INGREDIENTS CAS#
Sodium Percarbonate 15630-89-4
Sodium Carbonate 497-19-8
Sodium Metasilicate 6834-92-0

I supposed the stuff you bought could be used. Not sure though. I am not a chemist
 
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Old 07-31-12, 03:53 PM
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Well, I've decided to throw in the towel with this experiment. Aerator has been running since June 1. I saw some progress for a while. This past week we had a bit of rain and now the dry wells are full. If the dry well have to be dug up I want to do it so I can get some grass started before winter. Good luck to anyone trying this experiment.
 
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Old 07-31-12, 03:59 PM
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Just for the record, I bought the 9" deffuser because I have read the position of the stick combined with water vs air pressure tend to make the air sticks clog on the side that is deeper in the water. I didn't want to have to pull the air stick every couple of weeks for cleaning. Also because I have 2 dry wells I figured the larger pump could have 2 of the 9" diffusers one in each tank.
 
  #61  
Old 07-31-12, 05:39 PM
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Well, I've decided to throw in the towel with this experiment. Aerator has been running since June 1.


Boy that was not long.... but at least you tried. I pull my air stick out of the pit every once in a while and wipe it down. Mine does lay on the bottom but I may pull it up some so it stands vertical.

I am still holding my own and level does not move from 1 ft 3".
 
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Old 07-31-12, 05:53 PM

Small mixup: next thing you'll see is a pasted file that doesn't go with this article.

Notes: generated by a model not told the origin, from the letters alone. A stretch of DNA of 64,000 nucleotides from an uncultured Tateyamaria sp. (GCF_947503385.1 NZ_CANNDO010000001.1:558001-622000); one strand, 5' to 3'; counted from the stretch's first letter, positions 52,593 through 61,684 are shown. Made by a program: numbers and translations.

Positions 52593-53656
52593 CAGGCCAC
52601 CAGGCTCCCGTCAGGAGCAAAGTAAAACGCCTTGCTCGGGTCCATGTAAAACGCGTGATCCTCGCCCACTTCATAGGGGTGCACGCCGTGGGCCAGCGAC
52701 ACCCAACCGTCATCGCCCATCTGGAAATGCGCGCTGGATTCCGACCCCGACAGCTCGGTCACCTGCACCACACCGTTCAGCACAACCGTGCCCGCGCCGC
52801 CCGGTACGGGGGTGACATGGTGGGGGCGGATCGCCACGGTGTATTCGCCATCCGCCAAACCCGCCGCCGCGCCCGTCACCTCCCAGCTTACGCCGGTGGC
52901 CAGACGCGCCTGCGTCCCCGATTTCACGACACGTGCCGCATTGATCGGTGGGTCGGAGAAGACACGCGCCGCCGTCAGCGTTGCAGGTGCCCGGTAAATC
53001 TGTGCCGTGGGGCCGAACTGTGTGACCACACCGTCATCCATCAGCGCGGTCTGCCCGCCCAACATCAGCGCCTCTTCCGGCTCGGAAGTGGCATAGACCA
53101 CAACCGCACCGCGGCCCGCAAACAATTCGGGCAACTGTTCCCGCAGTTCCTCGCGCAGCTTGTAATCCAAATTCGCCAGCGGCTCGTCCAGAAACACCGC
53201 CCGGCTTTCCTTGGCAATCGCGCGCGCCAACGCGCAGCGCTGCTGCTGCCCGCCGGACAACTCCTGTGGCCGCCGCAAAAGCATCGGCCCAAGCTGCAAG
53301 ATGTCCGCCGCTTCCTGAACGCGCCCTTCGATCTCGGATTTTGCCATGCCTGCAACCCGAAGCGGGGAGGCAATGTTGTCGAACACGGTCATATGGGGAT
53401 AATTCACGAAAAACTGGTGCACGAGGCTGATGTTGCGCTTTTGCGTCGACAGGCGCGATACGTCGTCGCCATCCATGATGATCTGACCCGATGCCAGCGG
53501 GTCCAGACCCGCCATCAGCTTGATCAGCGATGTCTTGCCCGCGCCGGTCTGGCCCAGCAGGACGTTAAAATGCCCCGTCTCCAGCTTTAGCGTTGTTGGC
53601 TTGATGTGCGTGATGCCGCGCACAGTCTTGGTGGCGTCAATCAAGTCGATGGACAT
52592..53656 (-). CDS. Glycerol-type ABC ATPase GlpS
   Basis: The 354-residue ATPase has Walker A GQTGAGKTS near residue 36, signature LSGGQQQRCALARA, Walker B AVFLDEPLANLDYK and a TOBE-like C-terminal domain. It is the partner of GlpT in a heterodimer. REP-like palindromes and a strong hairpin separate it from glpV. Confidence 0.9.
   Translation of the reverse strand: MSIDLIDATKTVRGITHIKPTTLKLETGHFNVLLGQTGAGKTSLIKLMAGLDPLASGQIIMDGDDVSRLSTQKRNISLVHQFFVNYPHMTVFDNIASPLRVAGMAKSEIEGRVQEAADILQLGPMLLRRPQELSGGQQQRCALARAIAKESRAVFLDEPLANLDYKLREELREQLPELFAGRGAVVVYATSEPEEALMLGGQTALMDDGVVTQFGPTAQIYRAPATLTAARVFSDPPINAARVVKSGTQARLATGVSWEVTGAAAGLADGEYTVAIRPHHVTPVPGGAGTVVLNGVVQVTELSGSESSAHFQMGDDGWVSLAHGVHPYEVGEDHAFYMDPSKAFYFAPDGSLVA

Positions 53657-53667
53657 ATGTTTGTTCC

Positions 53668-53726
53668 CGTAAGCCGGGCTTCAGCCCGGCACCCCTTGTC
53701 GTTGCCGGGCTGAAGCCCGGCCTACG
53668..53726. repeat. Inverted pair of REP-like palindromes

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Hi Mike, The big problem that I'm up against is winter. If I dig for new dry wells and there is no lawn grown back I will have a mess in the back yard when it snows. The dry wells are full again getting ready to bubble to the surface. We did have rain over the weekend which may have been partially responsible for the high water level. I wish I could go a little longer but I'm running out of time.
 
  #63  
Old 11-27-12, 12:08 PM
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Keep your fingers crossed

Lawrosa - I wanted to thank you for your copious and detailed notes and records on your project. While my situation is almost certainly more severe, I'm encouraged enough to give the aeration a shot. I've ordered a pond kit with pump, hose and diffuser after much research and a long conversation with the pump distributor. One interesting thing that he brought up was the issue/debate of small bubbles (and small pumps) vs. bigger bubbles (and bigger pumps). He was very knowledgeable and made a good case for why larger bubbles and the movement they create are more desirable in a seepage pit where there are, theoretically, no solids to stir up. He also pointed out that the small bubble diffusers work the pumps much harder and given the depth of my pit (14 feet) I went with a medium bubble diffuser. Hope to have it in next week and begin documenting my success. Thanks again for your contributions here.

Cheers.
 
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Old 11-27-12, 12:35 PM
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Has anyone considered terra lifting?

I just realized that I don't think anyone mentioned terra lifting in this thread. Pretty cool process and a fraction the cost of a new field. Seems it would complement the aeration very well. Unfortunately for me, I have a very deep seepage pit and of the two guys in NJ who do it, one refuses because of the risk of collapsing the pit and the other is very nervous about it. Anyone with septic should certainly consider it though.

Cheers,
 
  #65  
Old 11-27-12, 01:03 PM
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Very interesting sickofs__t. I am curious to what unit you have purchased and what diffuser was recommend?

My pump has been going none stop with no issues.
 
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Old 11-27-12, 01:52 PM
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I was told terra lift is useless. This was by a septc guy that has it and will not offer it anymore....
 
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Old 12-08-12, 07:57 PM
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The pond kit I ended up using is this one

2000 Gallon Pond Kit - Aeration Kits